1935 Wilderness society formed in USA by Bob Marshall and Aldo Leopold

1949 Olaus Murie, president of the American Wilderness Society, visits New Zealand

1949 NZAC member Christopher Johnson makes a plea for areas free of huts and tracks in the New Zealand Alpine Journal

1952 National Parks legislation allows for the possibility of wilderness areas

1954 Some Wellington clubs advocate against more hut building in remote catchments of the newly established Tararua Forest Park

1955 New Zealand’s first wilderness area, Otehake (12,000ha), established in Arthur’s Pass National Park (wilderness status removed in 1995 as the area considered too small and compromised by the presence of a hut and track)

1959 FMC Wilderness Committee established, with Priestley Thomson, Phil Gardner and Roland Rodda serving, with input from John Pascoe

1960 FMC Wilderness Committee presents first report, expressing ‘widespread desire’ for setting aside ‘some undeveloped areas’ where ‘trampers and climbers must be entirely dependent on their own resources, preferably for days on end.’ The report recommends establishing wildernesses for the Olivine, Adams and Landsborough areas

1962 Te Tatau Pounamu Wilderness Area (6500ha) established in Tongariro National Park

1966 Hauhangatahi Wilderness Area (8500ha) established in Tongariro National Park FMC makes a request to the Minister of Lands for more wilderness areas

1974 Pembroke (18,000ha) and Glaisnock Wilderness Areas (124,800ha) established by Lands and Survey in Fiordland National Park

1975 Protests by tramping clubs against mining in the Red Hills

1976 FMC Wilderness advocate Les Molloy wrote article ‘Wilderness Diminishing’ for the New Zealand Alpine Journal. In it he advocates for one wilderness in Northwest Nelson, four in the Southern Alps, more in Fiordland and one on Stewart Island

1976 Influential Lands and Survey Director General Bing Lucas signals a need for less development in national parks, and more wilderness.

1977 FMC delegation of Les Molloy, Arnold Heine and Jane Forsyth meets with Forest Service officers to promote wilderness in State Forests, specifically a Tasman Wilderness in Northwest Nelson

1979–80. Dave Henson convenes FMC Wilderness subcommittee, and drafts a wilderness policy and strategy. Henson writes about wilderness for Forest and Bird magazine; Molloy contributes to the New Zealand Journal of Forestry.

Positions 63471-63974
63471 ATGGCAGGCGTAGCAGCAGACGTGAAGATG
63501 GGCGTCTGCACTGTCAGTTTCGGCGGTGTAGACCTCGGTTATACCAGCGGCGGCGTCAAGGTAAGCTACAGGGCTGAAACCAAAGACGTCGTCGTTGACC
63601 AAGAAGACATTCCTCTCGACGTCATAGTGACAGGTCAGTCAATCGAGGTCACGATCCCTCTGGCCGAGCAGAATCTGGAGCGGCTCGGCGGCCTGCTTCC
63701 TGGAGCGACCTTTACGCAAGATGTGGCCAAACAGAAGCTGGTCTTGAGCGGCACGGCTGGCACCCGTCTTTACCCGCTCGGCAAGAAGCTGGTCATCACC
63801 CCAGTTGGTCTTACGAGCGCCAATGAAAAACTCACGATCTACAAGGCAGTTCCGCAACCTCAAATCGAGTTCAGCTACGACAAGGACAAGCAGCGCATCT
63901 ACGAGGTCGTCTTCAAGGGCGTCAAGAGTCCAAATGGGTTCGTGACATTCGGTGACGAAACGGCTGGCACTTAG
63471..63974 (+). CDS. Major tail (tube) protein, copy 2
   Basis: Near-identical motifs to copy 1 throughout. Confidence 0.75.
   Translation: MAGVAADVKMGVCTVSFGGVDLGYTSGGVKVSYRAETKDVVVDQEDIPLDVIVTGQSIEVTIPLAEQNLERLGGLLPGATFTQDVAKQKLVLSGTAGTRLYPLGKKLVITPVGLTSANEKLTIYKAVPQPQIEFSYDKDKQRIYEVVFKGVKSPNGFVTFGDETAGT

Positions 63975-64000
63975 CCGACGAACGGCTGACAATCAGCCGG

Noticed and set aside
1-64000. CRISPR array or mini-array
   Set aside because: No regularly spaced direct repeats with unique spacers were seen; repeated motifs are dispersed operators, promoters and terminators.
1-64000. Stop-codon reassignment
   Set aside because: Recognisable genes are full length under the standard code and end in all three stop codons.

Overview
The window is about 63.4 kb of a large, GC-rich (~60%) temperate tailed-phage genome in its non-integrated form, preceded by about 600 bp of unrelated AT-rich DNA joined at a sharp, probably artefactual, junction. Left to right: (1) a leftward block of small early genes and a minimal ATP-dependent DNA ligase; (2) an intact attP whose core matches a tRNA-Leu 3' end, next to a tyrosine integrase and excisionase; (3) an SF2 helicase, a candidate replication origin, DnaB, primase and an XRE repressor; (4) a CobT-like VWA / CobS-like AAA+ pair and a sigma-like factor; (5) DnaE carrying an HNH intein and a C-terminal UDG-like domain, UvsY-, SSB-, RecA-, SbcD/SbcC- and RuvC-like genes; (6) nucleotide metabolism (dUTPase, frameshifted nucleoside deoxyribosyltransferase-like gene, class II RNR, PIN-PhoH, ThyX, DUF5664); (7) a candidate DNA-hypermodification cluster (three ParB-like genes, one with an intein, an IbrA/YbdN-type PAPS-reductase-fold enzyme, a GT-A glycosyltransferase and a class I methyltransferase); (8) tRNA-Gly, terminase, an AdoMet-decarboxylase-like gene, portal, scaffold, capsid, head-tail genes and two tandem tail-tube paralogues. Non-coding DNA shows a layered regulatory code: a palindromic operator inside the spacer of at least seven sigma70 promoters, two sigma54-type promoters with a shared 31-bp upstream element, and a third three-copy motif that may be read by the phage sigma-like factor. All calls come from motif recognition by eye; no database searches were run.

1980. The government produces its own poster on wilderness. FMC decides to mark its 50th anniversary with conference on wilderness.

1981 FMC’s Wilderness conference held at Rotoiti Lodge, Nelson Lakes National Park

1983 Wilderness Advisory Group established, with Molloy as chair

1983 FMC’s conference proceedings, Wilderness Recreation in New Zealand published, edited by Les Molloy

1985 Government wilderness policy developed, guided by advisory group

1988 Tasman Wilderness Area (86,950ha) in Northwest Nelson Forest Park established (now Kahurangi National Park).

1988. Raukumara Wilderness Area (39,650ha) in Raukumara Forest Park established

1990 Hooker–Landsborough Wilderness Area (41,000ha) established

1990 Red Hills added to Mt Aspiring National Park

1997 Olivine Wilderness Area (83,000ha) established in Mt Aspiring National Park, including Red Hills

2001 The State of Wilderness in New Zealand, edited by Gordon Cessford, published by DOC

2003 Adams Wilderness Area (46,590ha) established in the central Southern Alps

2004 Paparoa Wilderness Area (30,790ha) established on the Paparoa Range, West Coast

2006 Ruakituri Wilderness Area (23,550ha) established in Te Urewera National Park (first DOC-initiated wilderness)

2008 FMC launches a campaign to include Lake Poteriteri in the proposed Poteriteri Wilderness, Fiordland, which includes a poster and major Bulletin article

2011 Wild Heart, The Possibility of Wilderness in New Zealand edited by Mick Abbot and Richard Reeve, published by Otago University Press

(this article first appeared in the 200th edition of the FMC Bulletin)